Mississippi's School Equalization Program, 1945-1954: "A Last Gasp to Try to Maintain a Segregated Educational System

UNCG Author/Contributor (non-UNCG co-authors, if there are any, appear on document)
Charles C. Bolton, Professor (Creator)
The University of North Carolina at Greensboro (UNCG )
Web Site: http://library.uncg.edu/

Abstract: A genuine attempt to integrate Mississippi’s public schools did not occur until 1970, sixteen years after the United States Supreme Court's pivotal 1954 Brown v. Board of Education decision. White resistance to school desegregation proved both deep-seated and sustained, relenting only under a steady stream of legal action by black parents and federal intervention. Consequently, the elimination of Mississippi's dual educational system occurred largely on white terms. Black teachers and administrators lost their jobs and the black community saw an erosion of the control they had exercised over their children's education. In the years that followed, as federal support waned, efforts in Mississippi and across the nation to create unitary school systems usually floundered, in many cases leading to a resegregation of schools. Given the difficulties surrounding the dismantling of separate schools, it is not surprising that many have judged school integration a failure. One flaw in the process that a number of commentators have pointed to is that the attempts to achieve school integration did little to help (or even hindered) the attainment of the larger goal surrounding school integration efforts: the improvement of black education.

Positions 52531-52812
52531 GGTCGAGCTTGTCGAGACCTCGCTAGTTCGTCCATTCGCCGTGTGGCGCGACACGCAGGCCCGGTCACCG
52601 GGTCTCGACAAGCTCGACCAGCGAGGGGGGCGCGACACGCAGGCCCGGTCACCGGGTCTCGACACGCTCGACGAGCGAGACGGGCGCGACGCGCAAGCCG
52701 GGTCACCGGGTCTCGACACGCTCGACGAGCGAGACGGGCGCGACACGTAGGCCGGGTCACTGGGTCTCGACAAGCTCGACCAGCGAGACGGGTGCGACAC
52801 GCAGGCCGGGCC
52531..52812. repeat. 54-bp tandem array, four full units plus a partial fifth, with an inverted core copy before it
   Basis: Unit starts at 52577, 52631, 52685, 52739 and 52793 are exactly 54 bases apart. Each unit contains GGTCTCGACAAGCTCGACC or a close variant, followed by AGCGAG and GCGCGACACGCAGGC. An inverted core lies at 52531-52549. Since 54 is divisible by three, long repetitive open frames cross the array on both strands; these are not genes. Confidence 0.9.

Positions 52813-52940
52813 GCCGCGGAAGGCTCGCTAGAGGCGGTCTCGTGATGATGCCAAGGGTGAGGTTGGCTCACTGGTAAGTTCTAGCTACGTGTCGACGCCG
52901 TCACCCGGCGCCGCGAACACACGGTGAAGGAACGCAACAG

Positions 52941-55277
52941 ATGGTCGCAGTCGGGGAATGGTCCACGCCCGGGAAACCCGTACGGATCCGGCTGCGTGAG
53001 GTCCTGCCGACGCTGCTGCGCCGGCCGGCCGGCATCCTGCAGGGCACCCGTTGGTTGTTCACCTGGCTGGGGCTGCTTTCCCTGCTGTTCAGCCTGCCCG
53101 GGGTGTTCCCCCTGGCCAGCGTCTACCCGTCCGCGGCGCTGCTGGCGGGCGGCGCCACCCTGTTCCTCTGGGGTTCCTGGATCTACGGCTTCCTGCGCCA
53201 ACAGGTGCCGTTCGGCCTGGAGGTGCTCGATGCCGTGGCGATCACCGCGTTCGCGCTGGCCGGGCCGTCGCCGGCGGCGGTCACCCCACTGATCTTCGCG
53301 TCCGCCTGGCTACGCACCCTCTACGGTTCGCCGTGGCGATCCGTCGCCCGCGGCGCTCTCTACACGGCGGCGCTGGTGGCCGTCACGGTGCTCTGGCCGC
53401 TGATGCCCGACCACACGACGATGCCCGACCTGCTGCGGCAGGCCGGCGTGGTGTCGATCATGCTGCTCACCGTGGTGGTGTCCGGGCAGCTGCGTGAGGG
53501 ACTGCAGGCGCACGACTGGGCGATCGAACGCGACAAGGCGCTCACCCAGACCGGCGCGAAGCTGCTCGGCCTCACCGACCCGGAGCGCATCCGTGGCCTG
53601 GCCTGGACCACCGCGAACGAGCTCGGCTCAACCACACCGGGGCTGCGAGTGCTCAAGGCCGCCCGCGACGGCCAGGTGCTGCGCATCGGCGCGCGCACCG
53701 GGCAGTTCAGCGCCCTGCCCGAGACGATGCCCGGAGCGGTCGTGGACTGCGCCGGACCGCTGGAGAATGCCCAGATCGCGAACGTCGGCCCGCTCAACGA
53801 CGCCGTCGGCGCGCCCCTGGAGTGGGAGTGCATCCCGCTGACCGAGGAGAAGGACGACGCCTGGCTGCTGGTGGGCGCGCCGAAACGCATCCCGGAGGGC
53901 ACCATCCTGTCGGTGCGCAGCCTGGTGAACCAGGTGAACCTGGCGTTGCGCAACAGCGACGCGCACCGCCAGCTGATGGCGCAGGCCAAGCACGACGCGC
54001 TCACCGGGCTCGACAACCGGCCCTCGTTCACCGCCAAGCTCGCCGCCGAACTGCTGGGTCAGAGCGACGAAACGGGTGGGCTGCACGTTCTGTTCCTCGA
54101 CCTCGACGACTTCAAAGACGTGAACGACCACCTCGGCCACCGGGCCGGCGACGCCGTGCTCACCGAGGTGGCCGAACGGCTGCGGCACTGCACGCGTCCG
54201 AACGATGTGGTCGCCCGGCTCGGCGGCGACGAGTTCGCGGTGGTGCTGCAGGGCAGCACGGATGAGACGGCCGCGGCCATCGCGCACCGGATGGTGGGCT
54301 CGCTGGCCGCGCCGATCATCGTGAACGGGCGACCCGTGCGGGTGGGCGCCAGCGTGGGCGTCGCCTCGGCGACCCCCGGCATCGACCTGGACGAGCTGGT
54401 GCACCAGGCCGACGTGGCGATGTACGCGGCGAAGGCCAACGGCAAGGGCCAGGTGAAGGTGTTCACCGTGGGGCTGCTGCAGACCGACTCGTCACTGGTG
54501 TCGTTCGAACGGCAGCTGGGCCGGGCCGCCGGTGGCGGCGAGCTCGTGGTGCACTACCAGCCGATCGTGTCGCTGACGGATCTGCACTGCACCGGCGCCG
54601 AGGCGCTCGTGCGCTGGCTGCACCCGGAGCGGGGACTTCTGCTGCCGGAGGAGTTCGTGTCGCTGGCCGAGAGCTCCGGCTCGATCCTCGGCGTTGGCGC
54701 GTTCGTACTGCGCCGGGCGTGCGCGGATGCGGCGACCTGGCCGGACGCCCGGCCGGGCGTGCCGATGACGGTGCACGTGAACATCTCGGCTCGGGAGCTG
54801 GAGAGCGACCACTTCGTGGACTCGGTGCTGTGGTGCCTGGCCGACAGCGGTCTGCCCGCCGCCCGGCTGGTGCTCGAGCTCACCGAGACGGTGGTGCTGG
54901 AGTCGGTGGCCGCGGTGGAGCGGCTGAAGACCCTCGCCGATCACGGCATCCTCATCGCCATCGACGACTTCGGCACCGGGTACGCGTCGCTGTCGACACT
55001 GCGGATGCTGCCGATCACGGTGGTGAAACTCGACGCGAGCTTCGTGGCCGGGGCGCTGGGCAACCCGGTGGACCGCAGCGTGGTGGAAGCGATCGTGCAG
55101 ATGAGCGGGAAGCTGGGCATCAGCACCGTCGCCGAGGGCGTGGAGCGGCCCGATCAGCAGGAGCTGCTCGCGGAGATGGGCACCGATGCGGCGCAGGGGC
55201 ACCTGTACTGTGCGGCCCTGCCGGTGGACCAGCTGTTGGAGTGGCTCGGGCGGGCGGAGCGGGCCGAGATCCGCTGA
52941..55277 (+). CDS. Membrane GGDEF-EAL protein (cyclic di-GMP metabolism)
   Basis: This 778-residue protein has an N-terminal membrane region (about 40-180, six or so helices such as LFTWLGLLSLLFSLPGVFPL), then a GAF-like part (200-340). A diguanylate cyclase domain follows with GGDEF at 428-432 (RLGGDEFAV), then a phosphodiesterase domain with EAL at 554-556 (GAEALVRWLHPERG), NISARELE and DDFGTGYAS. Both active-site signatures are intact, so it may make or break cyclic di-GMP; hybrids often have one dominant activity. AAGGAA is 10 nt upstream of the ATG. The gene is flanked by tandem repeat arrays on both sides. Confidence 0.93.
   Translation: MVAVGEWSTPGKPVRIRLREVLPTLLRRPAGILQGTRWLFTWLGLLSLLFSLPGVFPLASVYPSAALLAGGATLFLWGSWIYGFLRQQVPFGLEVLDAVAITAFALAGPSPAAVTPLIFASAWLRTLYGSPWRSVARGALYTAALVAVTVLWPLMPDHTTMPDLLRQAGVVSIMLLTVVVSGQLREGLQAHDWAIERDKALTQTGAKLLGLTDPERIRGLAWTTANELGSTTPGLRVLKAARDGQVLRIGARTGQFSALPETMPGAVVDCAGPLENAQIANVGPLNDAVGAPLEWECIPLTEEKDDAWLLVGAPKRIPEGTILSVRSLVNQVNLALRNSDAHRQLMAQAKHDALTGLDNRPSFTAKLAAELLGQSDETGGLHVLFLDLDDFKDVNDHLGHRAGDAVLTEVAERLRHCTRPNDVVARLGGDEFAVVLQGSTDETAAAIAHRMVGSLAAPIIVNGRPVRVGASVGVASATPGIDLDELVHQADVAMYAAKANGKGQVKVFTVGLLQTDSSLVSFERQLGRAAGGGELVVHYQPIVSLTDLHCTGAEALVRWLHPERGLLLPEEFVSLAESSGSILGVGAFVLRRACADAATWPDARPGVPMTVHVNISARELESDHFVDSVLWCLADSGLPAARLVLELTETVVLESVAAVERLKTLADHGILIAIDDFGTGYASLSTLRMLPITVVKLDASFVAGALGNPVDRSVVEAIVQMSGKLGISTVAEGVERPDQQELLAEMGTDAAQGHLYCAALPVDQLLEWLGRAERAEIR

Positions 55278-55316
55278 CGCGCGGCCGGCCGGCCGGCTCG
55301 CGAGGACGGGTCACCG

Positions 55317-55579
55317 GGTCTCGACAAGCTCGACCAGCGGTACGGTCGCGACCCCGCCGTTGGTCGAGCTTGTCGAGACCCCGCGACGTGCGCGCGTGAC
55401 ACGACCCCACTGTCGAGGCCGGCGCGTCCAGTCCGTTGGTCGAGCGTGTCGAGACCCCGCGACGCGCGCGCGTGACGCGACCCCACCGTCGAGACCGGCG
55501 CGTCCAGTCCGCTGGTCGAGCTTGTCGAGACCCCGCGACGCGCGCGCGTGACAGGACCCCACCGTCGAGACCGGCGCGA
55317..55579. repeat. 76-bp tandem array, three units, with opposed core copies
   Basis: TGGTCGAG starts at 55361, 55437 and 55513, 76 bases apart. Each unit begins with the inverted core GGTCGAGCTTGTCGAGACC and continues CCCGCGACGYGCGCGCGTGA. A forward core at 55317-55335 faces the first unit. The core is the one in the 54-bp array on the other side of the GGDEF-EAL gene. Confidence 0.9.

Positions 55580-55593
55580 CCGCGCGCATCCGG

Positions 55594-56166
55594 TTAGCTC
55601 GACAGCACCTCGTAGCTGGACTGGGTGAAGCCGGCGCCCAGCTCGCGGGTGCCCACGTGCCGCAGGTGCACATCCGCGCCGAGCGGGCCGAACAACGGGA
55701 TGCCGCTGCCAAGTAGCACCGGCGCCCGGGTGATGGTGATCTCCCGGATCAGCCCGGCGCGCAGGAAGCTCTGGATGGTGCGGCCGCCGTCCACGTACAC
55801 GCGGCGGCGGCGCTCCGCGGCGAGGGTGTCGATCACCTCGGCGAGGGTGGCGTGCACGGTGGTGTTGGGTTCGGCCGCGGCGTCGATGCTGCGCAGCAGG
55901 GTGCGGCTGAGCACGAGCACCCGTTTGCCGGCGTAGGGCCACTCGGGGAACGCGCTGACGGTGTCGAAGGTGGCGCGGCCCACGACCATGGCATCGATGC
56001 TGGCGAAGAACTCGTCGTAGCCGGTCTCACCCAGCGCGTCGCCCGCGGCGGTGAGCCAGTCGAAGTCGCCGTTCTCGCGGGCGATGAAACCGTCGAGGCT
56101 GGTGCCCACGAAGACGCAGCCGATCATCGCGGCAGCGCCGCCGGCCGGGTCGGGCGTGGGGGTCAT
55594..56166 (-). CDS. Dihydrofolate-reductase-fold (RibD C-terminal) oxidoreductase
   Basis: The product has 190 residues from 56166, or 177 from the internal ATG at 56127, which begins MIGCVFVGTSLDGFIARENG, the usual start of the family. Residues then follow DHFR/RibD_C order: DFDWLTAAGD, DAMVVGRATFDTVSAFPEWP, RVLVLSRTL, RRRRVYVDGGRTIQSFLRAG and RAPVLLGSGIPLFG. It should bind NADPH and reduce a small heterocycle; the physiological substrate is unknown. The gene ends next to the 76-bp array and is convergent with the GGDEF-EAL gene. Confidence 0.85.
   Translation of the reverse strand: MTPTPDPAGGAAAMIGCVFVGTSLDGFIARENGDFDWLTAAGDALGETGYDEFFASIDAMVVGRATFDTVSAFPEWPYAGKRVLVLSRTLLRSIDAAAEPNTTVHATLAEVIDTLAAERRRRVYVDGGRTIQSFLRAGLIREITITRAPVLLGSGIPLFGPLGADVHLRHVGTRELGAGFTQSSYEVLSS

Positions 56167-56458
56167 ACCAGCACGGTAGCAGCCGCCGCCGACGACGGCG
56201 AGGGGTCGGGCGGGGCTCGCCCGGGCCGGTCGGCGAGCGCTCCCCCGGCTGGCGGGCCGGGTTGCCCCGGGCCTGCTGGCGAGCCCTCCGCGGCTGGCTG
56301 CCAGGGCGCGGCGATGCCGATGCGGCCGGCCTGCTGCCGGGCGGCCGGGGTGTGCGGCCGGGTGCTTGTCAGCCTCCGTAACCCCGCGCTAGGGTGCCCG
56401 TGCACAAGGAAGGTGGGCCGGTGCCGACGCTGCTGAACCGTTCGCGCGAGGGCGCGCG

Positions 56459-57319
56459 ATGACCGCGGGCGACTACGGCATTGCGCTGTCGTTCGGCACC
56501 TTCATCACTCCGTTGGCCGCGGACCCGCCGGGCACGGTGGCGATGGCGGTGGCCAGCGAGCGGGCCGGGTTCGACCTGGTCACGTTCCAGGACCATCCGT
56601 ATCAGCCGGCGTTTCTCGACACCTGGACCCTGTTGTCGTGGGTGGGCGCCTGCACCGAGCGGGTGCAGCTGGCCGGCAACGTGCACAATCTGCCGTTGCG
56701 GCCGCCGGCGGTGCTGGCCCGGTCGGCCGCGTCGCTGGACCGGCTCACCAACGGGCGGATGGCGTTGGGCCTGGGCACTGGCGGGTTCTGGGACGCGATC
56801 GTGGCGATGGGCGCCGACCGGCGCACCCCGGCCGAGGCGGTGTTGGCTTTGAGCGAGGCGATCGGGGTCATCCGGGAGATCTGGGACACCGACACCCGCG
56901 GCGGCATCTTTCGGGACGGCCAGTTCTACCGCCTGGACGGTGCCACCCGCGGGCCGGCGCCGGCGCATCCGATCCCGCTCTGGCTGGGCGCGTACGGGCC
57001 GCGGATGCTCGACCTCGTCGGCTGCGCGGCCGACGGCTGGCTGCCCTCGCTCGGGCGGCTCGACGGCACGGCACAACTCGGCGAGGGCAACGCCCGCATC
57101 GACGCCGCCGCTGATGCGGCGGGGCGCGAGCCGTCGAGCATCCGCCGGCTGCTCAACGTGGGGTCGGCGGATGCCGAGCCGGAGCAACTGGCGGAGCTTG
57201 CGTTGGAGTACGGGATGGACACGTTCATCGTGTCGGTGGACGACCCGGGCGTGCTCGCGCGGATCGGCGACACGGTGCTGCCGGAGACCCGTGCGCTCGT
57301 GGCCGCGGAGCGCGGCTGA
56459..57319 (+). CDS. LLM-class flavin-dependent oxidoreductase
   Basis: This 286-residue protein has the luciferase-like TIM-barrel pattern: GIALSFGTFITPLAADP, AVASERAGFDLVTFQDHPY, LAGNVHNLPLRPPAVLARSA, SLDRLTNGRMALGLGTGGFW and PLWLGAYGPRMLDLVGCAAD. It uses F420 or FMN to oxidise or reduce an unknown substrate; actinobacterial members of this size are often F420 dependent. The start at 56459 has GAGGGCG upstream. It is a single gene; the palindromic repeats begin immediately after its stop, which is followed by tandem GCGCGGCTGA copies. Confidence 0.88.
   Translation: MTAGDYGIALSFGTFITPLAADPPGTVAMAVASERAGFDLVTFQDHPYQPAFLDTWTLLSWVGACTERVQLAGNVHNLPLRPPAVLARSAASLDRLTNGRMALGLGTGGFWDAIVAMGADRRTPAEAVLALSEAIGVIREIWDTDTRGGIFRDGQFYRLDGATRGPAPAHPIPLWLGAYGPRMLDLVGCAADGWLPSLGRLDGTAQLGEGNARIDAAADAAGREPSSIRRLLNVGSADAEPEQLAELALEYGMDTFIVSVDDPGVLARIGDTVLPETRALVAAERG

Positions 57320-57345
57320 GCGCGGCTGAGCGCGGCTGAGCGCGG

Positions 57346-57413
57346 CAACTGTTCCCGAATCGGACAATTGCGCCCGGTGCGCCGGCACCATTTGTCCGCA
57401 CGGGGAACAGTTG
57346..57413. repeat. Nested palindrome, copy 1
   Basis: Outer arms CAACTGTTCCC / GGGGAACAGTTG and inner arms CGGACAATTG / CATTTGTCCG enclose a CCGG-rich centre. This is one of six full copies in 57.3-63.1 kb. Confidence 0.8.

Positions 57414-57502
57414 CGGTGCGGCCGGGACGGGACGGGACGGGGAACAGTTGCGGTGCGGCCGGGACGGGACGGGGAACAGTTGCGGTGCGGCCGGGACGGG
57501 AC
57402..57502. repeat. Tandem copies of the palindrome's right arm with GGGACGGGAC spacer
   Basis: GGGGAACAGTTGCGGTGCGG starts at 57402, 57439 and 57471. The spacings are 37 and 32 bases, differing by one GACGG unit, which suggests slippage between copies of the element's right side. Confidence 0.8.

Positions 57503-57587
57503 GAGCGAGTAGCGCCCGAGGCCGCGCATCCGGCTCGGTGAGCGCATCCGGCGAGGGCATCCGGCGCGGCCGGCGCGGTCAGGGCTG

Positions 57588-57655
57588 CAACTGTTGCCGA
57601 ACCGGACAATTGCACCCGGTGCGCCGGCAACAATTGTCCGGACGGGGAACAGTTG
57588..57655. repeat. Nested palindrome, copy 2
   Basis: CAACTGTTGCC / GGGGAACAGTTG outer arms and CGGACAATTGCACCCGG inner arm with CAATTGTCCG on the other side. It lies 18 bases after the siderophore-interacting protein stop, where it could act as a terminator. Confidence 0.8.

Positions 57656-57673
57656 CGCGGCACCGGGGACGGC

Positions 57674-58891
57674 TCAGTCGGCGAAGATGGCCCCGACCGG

Additional Information

The Journal of Southern History, 66(4): 781-814
Language: English
Date: 2000
School integration, Mississippi

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